MIRA v. HARDER

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Supreme Court, Appellate Division, First Department, New York.

Leslie Moore MIRA, Plaintiff–Appellant, v. Beth HARDER (Evans), et al., Defendants–Respondents.

10313

Decided: November 12, 2019

Acosta, P.J., Renwick, Manzanet–Daniels, Singh, JJ. Leslie Moore Mira, appellant pro se. Proskauer Rose LLP, New York (Michelle A. Annese of counsel), for respondents.

Judgment, Supreme Court, New York County (Gerald Lebovits, J.), entered January 3, 2018, dismissing the complaint pursuant to an order, same court and Justice, entered December 18, 2017, which granted defendants' motion to dismiss the complaint, unanimously affirmed, without costs.

Plaintiff's claims of discrimination, hostile work environment, and retaliation, pursuant to the New York State and New York City Human Rights Law are time-barred (CPLR 214[2];  Administrative Code of City of N.Y. § 8–502[d];  see Herrington v. Metro–North Commuter R.R. Co., 118 A.D.3d 544, 988 N.Y.S.2d 581 [1st Dept. 2014] ).  Plaintiff's allegations stem from events that occurred more than three years before she initially commenced the action in federal court in December of 2015.  Moreover, the continuing violations doctrine is inapplicable to plaintiff's claims, as she failed to show proof that the time-barred allegations constituted a pattern or practice of ongoing discriminatory or retaliatory conduct or a continuing hostile work environment (see Armstrong v. Sensormatic/ADT, 100 A.D.3d 492, 493, 954 N.Y.S.2d 53 [1st Dept. 2012] ).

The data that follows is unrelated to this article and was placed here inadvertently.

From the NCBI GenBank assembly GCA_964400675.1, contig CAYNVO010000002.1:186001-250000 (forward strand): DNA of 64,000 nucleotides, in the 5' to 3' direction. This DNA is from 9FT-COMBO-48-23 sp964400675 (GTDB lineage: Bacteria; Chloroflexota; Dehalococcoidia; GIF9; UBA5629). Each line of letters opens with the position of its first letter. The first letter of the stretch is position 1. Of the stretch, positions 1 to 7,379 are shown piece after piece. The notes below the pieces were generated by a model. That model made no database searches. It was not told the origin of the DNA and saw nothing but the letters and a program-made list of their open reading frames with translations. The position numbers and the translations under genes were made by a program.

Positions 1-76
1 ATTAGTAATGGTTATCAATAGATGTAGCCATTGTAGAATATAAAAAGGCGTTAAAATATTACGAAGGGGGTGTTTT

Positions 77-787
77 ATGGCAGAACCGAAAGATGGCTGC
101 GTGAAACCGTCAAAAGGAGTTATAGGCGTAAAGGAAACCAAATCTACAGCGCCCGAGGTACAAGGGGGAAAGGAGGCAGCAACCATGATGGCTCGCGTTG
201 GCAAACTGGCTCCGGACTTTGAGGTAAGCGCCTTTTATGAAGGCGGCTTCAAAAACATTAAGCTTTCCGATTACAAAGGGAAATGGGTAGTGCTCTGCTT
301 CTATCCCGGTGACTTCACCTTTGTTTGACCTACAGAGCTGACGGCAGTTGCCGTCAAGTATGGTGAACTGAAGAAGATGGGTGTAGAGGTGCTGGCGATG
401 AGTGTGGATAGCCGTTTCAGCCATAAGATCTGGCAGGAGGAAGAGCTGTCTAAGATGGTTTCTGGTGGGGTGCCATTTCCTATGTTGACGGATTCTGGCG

Even if plaintiff's claims were timely, based on alleged postemployment conduct, the complaint failed to state a cause of action (CPLR 3211[a][7] ).  The complaint contains merely speculative and “inherently incredible” allegations of widespread surveillance, conspiratorial meetings, and eavesdropping involving unidentified persons (O'Donnell, Fox & Gartner v. R–2000 Corp., 198 A.D.2d 154, 154, 604 N.Y.S.2d 67 [1st Dept. 1993] ), that are insufficient to state the necessary elements of a cause of action for employment discrimination, retaliation, harassment, or intentional or negligent infliction of emotional distress (see generally Forrest v. Jewish Guild for the Blind, 3 N.Y.3d 295, 311–313, 786 N.Y.S.2d 382, 819 N.E.2d 998 [2004];  Askin v. Dept. Of Educ., 110 A.D.3d 621, 973 N.Y.S.2d 629 [1st Dept. 2013] ).  Furthermore, plaintiff's allegations that defendants violated Civil Rights Law § 52–b are similarly unavailing, since the allegations are conclusory and inherently incredibly.  She fails to allege that she had any personal knowledge of defendants disseminating intimate images of her on social media with the intent to harass or annoy her.

We have considered plaintiff's remaining arguments and find them unavailing.